A ROTARY revival isn’t going to happen this decade.
In fact, despite displaying the tantalising RX Vision concept at the 2015 Tokyo Motor Show and receiving an overwhelmingly positive response, Mazda has yet to officially commence the design process for a rotary-powered sports car - a process that can take upwards of three years.
Rumours that Mazda would gift itself the successor to the RX-7 and RX-8 during its centennial year in 2020 appear to be incorrect.
Why? The answer is simple - Mazda’s status as a relative minnow in the automotive world means it can’t justify the development spend to build a car as specialised as a rear-driven sports coupe powered by spinning triangles. At least, not yet.
Speaking to journalists at the Tokyo Motor Show, Mazda’s senior managing executive officer and head of R&D Kiyoshi Fujiwara revealed that while a rotary sports car was still on Mazda’s wishlist, it had yet to make its way onto the drawing boards and computer screens of Mazda’s designers and engineers.
“We cannot provide the RX-Vision to the market by 2020, because we do not have enough money to invest, to commercialise it,” Fujiwara said.
Mazda, though profitable, still needs products that pay their own way. According to Fujiwara, there’s still not enough money in the kitty to justify the expense of a rotary sports car - a car whose cost wouldn’t be able to be amortised via platform and powertrain sharing.
Instead, the rotary engine will return to Mazda showrooms not under the low-slung bonnet of a sports car, but as a range-extender generator for the company’s first electric vehicle that’s due in 2019.
Fujiwara said a rotary sports car is indeed on the product road map, but conceded that delays mean there are extra challenges that will need to be addressed the longer its arrival is pushed back.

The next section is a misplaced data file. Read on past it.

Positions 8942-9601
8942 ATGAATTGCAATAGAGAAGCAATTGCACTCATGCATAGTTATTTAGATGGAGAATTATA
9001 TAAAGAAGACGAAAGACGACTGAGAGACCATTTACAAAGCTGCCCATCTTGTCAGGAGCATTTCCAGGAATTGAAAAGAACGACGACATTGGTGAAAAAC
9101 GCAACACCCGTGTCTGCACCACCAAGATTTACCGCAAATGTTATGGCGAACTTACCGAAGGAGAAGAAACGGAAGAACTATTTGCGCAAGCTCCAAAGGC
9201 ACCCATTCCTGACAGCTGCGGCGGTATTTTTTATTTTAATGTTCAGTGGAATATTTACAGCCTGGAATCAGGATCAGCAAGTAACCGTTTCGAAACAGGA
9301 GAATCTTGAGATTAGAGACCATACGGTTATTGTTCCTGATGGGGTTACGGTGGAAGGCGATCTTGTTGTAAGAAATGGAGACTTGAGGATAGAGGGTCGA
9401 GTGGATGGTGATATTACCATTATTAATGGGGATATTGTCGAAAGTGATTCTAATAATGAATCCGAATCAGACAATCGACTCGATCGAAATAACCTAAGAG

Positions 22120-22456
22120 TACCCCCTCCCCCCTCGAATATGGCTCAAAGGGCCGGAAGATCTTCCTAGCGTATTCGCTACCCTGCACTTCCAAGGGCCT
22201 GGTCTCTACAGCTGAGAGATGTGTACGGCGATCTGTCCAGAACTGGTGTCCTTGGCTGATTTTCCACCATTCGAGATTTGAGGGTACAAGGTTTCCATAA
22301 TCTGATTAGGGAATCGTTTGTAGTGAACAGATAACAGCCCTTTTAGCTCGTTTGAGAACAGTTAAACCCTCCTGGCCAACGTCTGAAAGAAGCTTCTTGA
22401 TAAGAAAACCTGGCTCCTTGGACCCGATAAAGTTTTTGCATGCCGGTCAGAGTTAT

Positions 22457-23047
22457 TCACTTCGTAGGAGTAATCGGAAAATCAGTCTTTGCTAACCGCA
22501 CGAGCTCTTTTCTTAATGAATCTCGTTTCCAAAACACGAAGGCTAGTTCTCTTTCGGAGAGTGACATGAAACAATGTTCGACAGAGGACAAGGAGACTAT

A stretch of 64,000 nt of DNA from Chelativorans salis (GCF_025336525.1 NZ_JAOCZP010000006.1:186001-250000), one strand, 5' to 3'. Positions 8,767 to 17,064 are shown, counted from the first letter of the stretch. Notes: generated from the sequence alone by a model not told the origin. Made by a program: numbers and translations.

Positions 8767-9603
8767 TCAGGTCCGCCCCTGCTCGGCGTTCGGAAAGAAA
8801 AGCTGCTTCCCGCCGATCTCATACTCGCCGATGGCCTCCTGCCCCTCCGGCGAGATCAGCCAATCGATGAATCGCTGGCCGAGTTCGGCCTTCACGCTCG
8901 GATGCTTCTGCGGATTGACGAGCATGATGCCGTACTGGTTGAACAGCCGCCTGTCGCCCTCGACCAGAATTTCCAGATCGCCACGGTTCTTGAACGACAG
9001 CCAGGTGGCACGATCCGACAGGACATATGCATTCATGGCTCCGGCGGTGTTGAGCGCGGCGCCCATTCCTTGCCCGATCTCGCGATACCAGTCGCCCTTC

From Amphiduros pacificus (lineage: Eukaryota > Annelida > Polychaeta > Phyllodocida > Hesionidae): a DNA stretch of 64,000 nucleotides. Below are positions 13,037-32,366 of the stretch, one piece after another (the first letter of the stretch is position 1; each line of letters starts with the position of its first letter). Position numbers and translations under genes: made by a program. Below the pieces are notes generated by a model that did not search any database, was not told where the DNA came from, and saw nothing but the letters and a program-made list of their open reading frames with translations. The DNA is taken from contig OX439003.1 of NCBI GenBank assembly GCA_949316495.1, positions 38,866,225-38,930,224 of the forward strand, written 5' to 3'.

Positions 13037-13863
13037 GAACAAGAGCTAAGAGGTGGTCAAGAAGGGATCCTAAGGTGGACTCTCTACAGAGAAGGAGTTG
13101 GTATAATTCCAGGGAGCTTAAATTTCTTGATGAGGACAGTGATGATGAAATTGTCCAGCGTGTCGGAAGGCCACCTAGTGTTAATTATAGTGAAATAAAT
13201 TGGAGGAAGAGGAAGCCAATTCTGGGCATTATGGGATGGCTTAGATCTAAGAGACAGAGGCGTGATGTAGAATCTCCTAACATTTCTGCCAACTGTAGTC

“If we launch this kind of model later, we will have to add more technology to it, like autonomous driving, electrification,” he said.
The announcement by several city councils, notably London and Paris, that non-electrified cars would be banned from inner-city roads throws another spanner in the works for Fujiwara, but he said Mazda had already developed a workaround - to have two variants, one partially electrified, the other purely combustion-powered. Where you lived would dictate which one you were able to buy.
“Most of the rotary engine fans are still waiting for a sports car with the rotary engine, therefore we are still developing the rotary engine as a sports car. No range extender, no e-power,” Fujiwara said.
“However some cities will ban combustion, therefore we need some additional portion of electrification because the driver [in those areas] can’t use this rotary sports car.
“Some of the regions we don’t need this small electrification, therefore we can utilise pure rotary engines. We would have two versions, it will be easy.”
But as for when we can expect Mazda’s return to the world of rotary sports cars, well, that hinges on when Mazda’s bank balance is deemed fat enough to warrant it.